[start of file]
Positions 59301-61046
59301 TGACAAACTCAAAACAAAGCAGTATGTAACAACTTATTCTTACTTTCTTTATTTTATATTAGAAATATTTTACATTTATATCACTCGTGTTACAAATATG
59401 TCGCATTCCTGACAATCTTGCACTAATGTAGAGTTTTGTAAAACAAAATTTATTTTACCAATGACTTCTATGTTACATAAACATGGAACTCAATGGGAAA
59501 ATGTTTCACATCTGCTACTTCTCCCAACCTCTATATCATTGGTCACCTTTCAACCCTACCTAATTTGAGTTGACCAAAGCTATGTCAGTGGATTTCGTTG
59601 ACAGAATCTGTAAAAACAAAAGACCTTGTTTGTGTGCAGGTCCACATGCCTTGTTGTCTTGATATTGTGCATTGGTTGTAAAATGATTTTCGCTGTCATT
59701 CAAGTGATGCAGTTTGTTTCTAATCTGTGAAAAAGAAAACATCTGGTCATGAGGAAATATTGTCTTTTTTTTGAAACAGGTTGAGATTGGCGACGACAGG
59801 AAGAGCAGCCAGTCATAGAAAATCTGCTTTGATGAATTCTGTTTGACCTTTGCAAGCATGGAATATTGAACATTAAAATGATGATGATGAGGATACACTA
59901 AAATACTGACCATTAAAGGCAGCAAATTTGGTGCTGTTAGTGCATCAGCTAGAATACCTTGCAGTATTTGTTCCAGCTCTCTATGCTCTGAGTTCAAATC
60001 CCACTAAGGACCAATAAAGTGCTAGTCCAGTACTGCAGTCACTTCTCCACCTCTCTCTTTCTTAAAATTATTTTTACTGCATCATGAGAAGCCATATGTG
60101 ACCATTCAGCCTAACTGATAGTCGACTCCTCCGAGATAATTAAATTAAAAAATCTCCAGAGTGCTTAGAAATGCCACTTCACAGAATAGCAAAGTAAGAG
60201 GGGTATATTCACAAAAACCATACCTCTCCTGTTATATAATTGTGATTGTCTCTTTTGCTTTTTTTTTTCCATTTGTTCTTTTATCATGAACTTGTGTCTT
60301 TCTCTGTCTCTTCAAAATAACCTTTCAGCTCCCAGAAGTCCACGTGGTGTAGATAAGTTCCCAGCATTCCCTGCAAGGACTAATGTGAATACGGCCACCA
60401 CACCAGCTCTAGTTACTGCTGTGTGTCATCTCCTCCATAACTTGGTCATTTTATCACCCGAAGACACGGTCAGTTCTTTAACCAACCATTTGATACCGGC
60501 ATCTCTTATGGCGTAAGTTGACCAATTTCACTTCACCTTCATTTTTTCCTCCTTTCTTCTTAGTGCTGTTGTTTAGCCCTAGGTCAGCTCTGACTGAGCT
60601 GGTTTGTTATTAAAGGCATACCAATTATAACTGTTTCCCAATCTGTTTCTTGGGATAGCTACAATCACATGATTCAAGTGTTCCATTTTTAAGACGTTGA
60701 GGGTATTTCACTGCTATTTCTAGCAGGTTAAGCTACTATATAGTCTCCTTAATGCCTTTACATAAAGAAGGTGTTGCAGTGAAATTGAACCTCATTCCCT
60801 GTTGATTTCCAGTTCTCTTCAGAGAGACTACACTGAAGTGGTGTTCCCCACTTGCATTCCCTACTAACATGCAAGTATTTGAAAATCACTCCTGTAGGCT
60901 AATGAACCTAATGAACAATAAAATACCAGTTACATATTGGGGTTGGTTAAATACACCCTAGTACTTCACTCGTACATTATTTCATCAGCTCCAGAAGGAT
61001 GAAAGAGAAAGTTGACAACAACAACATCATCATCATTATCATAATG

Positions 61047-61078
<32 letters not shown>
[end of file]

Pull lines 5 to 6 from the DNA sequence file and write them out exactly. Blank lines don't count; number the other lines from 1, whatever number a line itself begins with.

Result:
59601 ACAGAATCTGTAAAAACAAAAGACCTTGTTTGTGTGCAGGTCCACATGCCTTGTTGTCTTGATATTGTGCATTGGTTGTAAAATGATTTTCGCTGTCATT
59701 CAAGTGATGCAGTTTGTTTCTAATCTGTGAAAAAGAAAACATCTGGTCATGAGGAAATATTGTCTTTTTTTTGAAACAGGTTGAGATTGGCGACGACAGG